And Another Low Bar: Tandem Driving Supports Reasonable Suspicion

United States v. Belakhdhar, 924 F.3d 925 (6th Cir. 2019)

Officers arranged for a controlled buy of a large amount of heroin. An informant told officers the supplier would likely drive a particular car on the interstate to deliver the heroin. An officer observed Mohamed Belakhdhar driving in tandem with the dealer’s car, suspected of carrying the heroin, from Chicago to Detroit.

A traffic stop and drug detector dog sniff led to the discovery of two kilograms of heroin hidden in Belakhdhar’s trunk. Belakhdhar asked the court to suppress the evidence, arguing driving in tandem with another car was a lawful and innocent behavior that could not contribute to reasonable suspicion of criminal activity. The trial court ruled “tandem driving with a vehicle suspected of drug activity, alone, is an insufficient basis for reasonable suspicion.”

The court stated: “Reasonable suspicion, after all, does not present a particularly high bar.”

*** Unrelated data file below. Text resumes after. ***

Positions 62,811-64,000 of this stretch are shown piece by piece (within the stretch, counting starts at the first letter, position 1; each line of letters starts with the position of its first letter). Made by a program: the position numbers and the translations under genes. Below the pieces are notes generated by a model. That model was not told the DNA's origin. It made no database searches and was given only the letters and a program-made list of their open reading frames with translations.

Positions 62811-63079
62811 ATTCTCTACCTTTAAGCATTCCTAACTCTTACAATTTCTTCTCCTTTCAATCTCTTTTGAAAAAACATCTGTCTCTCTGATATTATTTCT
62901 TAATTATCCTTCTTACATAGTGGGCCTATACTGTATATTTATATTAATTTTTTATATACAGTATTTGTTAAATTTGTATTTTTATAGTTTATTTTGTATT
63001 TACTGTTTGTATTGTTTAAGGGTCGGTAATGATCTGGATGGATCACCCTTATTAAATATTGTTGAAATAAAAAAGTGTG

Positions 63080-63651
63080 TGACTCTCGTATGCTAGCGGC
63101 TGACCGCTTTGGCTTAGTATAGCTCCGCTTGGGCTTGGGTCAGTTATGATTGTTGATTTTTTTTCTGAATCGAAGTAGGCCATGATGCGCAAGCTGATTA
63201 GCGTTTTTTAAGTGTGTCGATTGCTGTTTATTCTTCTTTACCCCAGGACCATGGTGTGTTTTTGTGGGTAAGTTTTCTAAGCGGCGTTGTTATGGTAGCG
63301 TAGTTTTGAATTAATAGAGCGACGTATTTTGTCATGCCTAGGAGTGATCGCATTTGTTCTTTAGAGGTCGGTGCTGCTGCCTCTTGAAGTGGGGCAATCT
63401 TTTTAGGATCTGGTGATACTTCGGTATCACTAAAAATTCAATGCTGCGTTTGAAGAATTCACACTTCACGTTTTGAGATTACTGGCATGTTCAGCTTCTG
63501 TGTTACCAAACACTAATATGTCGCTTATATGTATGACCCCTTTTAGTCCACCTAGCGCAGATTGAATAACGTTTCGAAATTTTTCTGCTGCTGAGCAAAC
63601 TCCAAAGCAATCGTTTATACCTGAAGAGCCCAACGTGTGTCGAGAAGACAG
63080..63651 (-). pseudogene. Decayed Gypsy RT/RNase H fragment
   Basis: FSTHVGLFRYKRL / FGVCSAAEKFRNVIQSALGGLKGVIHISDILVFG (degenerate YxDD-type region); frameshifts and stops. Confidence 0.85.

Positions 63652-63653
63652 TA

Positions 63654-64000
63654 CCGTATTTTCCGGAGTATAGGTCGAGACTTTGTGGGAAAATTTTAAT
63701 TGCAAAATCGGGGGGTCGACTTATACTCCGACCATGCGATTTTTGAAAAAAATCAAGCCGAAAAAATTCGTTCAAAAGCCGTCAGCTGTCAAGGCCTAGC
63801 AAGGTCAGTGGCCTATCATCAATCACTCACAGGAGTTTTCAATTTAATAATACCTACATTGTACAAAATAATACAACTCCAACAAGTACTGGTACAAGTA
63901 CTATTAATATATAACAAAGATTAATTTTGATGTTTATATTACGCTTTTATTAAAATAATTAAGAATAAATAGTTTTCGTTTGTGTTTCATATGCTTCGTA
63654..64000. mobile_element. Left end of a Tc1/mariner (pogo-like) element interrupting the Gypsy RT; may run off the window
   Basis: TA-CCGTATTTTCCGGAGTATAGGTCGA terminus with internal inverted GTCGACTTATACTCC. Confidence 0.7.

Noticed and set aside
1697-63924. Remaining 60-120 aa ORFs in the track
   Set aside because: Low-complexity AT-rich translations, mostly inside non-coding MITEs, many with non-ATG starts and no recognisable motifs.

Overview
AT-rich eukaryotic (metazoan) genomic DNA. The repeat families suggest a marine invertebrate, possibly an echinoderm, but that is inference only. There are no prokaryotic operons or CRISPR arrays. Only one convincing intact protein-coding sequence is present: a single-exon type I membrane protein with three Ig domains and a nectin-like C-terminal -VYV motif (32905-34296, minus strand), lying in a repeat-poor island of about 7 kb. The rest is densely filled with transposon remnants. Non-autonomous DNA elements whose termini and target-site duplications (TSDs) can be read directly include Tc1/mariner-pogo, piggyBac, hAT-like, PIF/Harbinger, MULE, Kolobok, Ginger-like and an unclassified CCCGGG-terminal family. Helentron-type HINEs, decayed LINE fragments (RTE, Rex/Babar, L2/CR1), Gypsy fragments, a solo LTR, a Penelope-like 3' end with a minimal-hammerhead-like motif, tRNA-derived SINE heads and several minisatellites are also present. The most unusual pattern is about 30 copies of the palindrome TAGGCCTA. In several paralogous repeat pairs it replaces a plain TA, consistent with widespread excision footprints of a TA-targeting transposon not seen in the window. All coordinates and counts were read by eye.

The appellate court disagreed and reversed the suppression order. Though there may be innocent explanations for tandem driving, such as drafting to save fuel or following another driver who knows the way over the river and through the woods, the facts in this case tended toward drug trafficking. The prosecution presented evidence that a drug dealer operated one car and knew large-scale traffickers routinely use multiple cars to transport drugs.

The court stated: “Reasonable suspicion, after all, does not present a particularly high bar.” This was no happenstance traffic stop; officers were watching a car reasonably believed to be delivering heroin. The court held tandem driving with a vehicle suspected of drug activity, standing alone, supports reasonable suspicion to stop and investigate.

Ken Wallentine

KEN WALLENTINE is the Chief of the West Jordan (Utah) Police Department and former Chief of Law Enforcement for the Utah Attorney General. He has served over four decades in public safety, is a legal expert and editor of Xiphos, a monthly national criminal procedure newsletter. He is a member of the Board of Directors of the Institute for the Prevention of In-Custody Death and serves as a use of force consultant in state and federal criminal and civil litigation across the nation.

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